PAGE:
Landlords and tenants to be pawns in Westminster show?

Are landlords becoming political pawns?
Are landlords and private-renters becoming political pawns?

The NLA, and many others with an interest in the private-rented sector, have over the years had reason to complain that the tenure has been neglected by politicians keen to pin their colours to the twin ideals of aspirational owner-occupation and the security of lifelong social housing.

On the one hand this is understandable,  few aspire to rent given multiple options and landlords occupy a position in the public consciousness usually reserved for politicians themselves. However, on the other hand it has become harder and harder for those in power and/or seeking power to ignore almost 1.5 million landlords and approximately 9 million people who rent their home privately.

Which is why in May 2014 – only 12 months away from the first guaranteed, pre-scheduled General Election in British political history –  the PRS looks to be far from a forgotten third tenure.

Following his announcement last week  of ‘policies’ to cap rent increases, guarantee security and ban letting agent charges Labour Leader, Ed Miliband, pressed David Cameron in Parliament to back his proposals. The PM’s response to which went something (exactly) like this:

The Prime Minister: I have not had the time to study the rent control proposals, but I am sure the right hon. Gentleman will be able to lay them out for the House. Let me be clear about my view. If there is an opportunity to find longer-term tenancy agreements to give greater stability—a proposal made at last year’s Conservative conference—I am sure we can work together. If, however, the proposal is for rent controls that have been tried all over the world, including in Britain, and have been shown to fail, I think it would be a very bad idea.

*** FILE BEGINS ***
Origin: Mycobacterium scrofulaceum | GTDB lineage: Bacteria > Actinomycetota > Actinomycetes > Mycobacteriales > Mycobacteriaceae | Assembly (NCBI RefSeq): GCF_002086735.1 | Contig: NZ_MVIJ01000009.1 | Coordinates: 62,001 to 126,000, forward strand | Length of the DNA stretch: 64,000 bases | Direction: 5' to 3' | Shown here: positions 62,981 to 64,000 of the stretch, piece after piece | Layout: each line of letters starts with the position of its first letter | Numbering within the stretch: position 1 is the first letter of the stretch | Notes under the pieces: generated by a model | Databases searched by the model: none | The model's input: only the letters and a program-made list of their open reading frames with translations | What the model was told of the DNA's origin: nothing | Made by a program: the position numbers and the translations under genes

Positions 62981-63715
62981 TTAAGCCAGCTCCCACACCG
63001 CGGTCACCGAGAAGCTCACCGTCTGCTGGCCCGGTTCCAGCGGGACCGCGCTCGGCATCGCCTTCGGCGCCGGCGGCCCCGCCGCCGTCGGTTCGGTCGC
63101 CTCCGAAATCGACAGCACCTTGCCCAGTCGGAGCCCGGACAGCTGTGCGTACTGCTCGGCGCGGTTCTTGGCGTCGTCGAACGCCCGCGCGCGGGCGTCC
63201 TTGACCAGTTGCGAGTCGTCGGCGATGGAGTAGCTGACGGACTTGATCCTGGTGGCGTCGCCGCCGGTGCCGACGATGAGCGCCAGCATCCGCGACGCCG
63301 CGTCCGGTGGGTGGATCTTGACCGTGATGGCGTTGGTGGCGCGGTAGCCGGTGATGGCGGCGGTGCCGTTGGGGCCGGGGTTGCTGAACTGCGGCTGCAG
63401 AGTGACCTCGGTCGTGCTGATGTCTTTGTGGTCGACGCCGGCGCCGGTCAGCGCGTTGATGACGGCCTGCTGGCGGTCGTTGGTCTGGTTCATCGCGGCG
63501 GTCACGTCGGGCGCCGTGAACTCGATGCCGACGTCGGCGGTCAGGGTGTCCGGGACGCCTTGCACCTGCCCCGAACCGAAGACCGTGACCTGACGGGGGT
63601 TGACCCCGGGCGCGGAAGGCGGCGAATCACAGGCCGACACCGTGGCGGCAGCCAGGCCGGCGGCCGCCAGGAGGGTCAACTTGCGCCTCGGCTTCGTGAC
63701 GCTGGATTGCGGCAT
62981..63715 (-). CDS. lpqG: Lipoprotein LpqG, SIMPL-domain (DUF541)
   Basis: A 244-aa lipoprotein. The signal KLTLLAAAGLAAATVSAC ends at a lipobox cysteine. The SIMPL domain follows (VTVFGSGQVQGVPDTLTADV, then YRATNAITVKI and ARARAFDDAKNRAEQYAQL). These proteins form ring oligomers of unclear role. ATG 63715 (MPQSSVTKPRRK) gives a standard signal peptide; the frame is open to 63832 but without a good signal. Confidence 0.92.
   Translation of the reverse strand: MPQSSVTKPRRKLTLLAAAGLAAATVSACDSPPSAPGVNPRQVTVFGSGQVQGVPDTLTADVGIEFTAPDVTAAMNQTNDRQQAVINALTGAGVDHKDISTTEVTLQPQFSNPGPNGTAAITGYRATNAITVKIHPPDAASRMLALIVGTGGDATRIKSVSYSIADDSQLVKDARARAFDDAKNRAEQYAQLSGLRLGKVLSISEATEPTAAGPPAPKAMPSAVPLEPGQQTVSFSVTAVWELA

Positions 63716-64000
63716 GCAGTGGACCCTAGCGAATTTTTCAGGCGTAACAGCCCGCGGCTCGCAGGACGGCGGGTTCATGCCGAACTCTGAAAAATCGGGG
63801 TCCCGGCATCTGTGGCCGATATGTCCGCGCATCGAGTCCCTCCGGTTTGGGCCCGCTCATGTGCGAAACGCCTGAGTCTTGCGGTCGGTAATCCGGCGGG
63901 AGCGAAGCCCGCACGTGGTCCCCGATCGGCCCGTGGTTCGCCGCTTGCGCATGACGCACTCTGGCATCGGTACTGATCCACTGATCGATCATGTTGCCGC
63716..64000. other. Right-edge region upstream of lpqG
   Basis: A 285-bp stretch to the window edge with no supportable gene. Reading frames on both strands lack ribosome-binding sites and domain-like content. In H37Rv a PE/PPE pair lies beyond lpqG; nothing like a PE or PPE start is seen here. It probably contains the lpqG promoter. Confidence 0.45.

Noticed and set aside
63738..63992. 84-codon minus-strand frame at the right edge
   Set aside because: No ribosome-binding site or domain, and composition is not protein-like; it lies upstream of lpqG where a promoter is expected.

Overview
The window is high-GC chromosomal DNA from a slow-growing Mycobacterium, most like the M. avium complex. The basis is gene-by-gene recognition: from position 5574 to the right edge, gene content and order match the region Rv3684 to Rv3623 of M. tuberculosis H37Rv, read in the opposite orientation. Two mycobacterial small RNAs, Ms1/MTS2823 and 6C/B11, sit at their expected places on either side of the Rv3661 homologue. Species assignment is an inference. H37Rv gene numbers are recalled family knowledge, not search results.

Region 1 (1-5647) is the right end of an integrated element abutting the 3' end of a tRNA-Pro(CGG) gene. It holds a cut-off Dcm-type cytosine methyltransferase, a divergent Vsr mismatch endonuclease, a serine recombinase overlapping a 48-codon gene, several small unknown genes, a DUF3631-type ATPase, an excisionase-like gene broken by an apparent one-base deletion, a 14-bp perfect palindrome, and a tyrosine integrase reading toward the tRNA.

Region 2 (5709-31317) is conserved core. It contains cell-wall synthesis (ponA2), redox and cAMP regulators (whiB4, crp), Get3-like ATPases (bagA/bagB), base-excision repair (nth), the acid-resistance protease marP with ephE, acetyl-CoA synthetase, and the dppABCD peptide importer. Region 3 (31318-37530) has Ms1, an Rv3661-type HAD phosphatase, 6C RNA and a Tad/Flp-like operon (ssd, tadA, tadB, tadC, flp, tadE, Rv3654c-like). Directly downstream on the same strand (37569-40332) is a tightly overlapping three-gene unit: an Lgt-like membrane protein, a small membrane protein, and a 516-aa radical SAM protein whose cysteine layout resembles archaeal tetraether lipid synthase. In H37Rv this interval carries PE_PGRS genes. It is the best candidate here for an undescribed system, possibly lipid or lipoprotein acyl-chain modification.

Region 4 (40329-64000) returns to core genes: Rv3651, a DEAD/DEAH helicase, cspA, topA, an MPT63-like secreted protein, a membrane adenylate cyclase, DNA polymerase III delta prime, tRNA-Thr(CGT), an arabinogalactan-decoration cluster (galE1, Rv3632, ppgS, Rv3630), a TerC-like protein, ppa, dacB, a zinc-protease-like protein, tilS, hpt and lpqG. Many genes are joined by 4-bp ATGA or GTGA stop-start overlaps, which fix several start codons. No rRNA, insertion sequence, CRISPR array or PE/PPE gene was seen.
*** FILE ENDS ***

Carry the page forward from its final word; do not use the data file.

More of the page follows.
The Prime Minister: Actually, I have got some very good briefing on these proposals—from Labour MPs. Here they are. Let us start with Labour’s Housing Minister. You would think she would support Labour’s policy. She says:

“I do not think it will work in practice”.

The shadow Secretary of State for Communities and Local Government says this:

“We don’t want to return to rent controls because the rental sector is meeting a demand for housing.”

There we are—the authentic voice of Bennism.

Then we come to the Chairman of the Communities and Local Government Committee, a Labour MP, the hon. Member for Sheffield South East (Mr Betts). He said this:

“We concluded that rent control was not feasible.”

So there we have a Labour policy, completely unclear about what it is; but the one thing that is clear is that Labour MPs do not back it.

Which you could be mistaken for believing was the end of the discussion but apparently you would be wrong. Unfortunately, rumour in the Westminster bubble has it that the Opposition has decided that with a year to go the Coalition is not using its time in government to full effect – dubbing it a “zombie government”.

To combat this ‘lack of legislating’ it seems that Labour plans to begin tabling amendments to bills already before Parliament to force debate and even votes on issues close to their manifesto pledges. Starting with rent control and a ban on letting agent fees.

Miliband hopes to force a vote on an amendment to the Consumer Rights Bill in the House of Commons on Tuesday.

While very unlikely to form part of the final bill, it will be interesting to see the Coalitions response to this challenge. It is of course perfectly right for Parliament to debate and vote on important issues which are in the public interest. However, academic interest aside, it is difficult to avoid concluding that political posturing like this on matters so important to peoples’ homes, businesses and lives is callous and more than a little unfair.

 

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